The following story was written by Susan Valdina and is about her pair of Sebastopol geese that successfully hatched and raised several sets of goslings.
No-Work Hatching in New England
“Shrek and Fiona arrived in the mail all the way from Metzer Farms in California to a small island in Maine. That was May of 2011. This has been my second winter raising goslings and learning how to sit on my hands and not help my adult Sebastopol geese.
This year Fiona hatched her babies almost two weeks earlier than last year (March) and built her
nest in the old shed. Her incubator savvy is perfect. I would see her leave her nest at least twice a day (although it may have been more often and I didn't witness it. She would go to the water and dip her head and then put water on her breast feathers. Proper humidity you know.
I looked for an opportunity to peek at the nest and get an egg count and finally got it. Looking at the nest is quite amazing. They put goose down and straw or hay and other bits of "yard" to both build their nest and to make a thick blanket over the eggs, which appears to have an R-value of 50. I exaggerate - however, it is amazing how warm it is under that blanket.
She hatched nine out of ten eggs!
When her babies hatched in the deep cold, I resisted grabbing the whole family and bringing them in the house with me. I told myself over and over that they would be fine and to resist that urge. It was torture until I saw them all out one cold day walking around on their own!! They were only a day old then and seemed fine. Every few minutes they would all huddle under both Shrek and Fiona, then wander again.
I feed hay before the grass is up and game bird crumble. Shrek takes on as much of the watching as Fiona. They both warm cold ones and take them for walks. I'm learning too. I set out shallow water dishes for the goslings so they can't get too wet. I wonder how they manage around ponds in the wild?”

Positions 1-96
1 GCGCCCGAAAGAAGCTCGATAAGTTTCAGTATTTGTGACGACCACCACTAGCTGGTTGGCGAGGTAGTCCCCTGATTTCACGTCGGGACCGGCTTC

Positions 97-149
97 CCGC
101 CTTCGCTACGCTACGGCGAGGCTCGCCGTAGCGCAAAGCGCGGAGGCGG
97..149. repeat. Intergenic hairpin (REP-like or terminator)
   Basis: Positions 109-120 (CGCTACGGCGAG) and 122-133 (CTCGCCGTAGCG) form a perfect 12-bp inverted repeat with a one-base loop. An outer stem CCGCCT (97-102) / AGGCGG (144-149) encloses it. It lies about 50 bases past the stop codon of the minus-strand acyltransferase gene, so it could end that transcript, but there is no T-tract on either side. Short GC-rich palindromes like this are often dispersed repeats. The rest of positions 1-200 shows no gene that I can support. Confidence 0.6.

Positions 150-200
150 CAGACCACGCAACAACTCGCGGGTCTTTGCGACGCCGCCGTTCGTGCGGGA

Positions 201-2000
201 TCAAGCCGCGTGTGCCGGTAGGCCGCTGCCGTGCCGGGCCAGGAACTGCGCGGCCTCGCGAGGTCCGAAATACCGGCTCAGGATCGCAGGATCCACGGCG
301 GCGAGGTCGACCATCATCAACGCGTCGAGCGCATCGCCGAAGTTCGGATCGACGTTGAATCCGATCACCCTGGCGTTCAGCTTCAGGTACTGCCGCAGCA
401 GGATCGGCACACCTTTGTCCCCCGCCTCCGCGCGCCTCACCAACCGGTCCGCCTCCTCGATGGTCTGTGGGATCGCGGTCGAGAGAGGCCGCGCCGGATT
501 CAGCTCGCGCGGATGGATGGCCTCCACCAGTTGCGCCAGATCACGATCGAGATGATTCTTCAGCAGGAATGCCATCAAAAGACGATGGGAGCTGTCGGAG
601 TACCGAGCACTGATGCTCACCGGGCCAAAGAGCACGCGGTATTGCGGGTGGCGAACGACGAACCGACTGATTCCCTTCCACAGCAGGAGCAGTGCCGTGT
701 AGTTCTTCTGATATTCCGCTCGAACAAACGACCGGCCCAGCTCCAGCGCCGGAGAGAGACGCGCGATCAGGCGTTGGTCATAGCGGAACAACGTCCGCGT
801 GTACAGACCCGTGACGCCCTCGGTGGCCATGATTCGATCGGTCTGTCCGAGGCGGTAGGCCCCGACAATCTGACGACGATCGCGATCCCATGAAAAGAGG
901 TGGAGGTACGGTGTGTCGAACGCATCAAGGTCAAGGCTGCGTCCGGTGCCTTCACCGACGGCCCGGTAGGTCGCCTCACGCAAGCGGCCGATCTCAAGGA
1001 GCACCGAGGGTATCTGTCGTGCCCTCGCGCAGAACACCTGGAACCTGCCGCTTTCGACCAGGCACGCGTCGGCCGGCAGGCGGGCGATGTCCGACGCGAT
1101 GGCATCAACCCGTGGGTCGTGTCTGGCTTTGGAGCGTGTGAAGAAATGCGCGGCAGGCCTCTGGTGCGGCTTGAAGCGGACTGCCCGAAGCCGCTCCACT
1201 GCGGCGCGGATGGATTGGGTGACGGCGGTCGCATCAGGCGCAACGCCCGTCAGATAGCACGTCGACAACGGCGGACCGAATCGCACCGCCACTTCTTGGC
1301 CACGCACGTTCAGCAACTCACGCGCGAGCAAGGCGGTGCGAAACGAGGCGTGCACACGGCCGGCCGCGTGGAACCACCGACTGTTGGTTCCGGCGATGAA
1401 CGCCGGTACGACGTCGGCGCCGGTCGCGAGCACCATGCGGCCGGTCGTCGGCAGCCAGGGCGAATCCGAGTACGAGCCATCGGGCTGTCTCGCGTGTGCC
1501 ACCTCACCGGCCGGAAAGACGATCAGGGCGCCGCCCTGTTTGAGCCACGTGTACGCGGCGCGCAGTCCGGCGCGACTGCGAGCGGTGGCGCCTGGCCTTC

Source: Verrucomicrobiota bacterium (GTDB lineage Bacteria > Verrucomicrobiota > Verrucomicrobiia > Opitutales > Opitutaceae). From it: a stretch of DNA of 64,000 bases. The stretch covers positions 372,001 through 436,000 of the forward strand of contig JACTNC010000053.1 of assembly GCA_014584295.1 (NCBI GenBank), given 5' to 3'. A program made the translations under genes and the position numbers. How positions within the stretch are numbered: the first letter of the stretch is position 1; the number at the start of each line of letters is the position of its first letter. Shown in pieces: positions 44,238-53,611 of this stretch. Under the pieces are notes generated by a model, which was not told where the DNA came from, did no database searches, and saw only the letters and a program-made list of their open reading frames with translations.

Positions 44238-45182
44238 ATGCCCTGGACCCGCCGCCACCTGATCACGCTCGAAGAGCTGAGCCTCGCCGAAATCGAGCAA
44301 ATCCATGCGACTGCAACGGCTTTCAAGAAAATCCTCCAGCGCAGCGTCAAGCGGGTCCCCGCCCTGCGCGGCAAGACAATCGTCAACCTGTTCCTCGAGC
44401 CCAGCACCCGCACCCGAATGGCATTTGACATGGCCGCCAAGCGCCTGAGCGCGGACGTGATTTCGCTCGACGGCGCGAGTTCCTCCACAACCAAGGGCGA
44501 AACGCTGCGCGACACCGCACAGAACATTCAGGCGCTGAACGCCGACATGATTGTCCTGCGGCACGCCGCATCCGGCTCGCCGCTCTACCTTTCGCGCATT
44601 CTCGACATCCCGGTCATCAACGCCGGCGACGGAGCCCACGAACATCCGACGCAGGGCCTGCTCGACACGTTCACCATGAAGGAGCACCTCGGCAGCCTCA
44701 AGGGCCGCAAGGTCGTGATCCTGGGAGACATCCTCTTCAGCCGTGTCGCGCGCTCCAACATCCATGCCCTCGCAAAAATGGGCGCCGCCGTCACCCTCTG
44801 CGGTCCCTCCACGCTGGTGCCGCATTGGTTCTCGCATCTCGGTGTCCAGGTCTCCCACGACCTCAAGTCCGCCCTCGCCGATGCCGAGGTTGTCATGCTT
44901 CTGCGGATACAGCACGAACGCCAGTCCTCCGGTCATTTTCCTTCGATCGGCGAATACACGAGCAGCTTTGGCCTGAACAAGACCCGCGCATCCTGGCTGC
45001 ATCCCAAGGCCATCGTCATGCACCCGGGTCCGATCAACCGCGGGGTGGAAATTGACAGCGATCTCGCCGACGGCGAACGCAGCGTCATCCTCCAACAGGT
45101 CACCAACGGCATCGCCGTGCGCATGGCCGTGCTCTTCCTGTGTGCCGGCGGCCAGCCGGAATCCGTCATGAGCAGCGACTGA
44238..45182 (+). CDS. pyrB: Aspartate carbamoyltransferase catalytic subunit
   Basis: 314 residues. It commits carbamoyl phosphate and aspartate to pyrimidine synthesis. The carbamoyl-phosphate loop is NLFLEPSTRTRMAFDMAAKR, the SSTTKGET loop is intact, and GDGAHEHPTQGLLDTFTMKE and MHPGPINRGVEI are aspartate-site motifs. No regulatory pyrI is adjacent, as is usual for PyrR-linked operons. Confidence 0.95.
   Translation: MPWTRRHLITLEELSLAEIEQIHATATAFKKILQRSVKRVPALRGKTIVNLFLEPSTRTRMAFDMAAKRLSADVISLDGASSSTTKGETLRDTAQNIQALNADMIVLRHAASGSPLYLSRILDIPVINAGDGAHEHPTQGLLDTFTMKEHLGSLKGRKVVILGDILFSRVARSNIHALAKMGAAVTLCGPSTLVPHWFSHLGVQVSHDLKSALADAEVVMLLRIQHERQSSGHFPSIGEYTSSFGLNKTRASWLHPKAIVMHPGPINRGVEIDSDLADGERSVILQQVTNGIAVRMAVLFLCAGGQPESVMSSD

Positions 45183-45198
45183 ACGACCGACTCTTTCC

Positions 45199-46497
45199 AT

Until I received this letter from Susan I was not sure if Sebastopol would hatch their own eggs and make good parents. This answers that question - they can make excellent parents. Look what Fiona and Shrek did in Maine in March! We have found that Sebastopol are very broody – meaning they want to make nests and sit on eggs. As we collect eggs every day, they will end up sitting on empty nests or nests with clods of dirt or chunks of wood as eggs. The problem with broodiness is they stop laying eggs while they are broody.
Some of the unique characteristics of Sebastopol geese is they start laying earlier than all other breeds, peak in egg production earlier than all other breeds and then abruptly drop off in production much earlier than all other breeds of domestic geese (probably because so many go broody). So if you want Sebastopol goslings, it is best to order them to arrive early in the season. Usually our peak Sebastopol gosling production is in late March.
Thank you Susan for this wonderful story. If you have a story about your ducks or geese and have pictures, send it all to us! Maybe we can get yours published, too.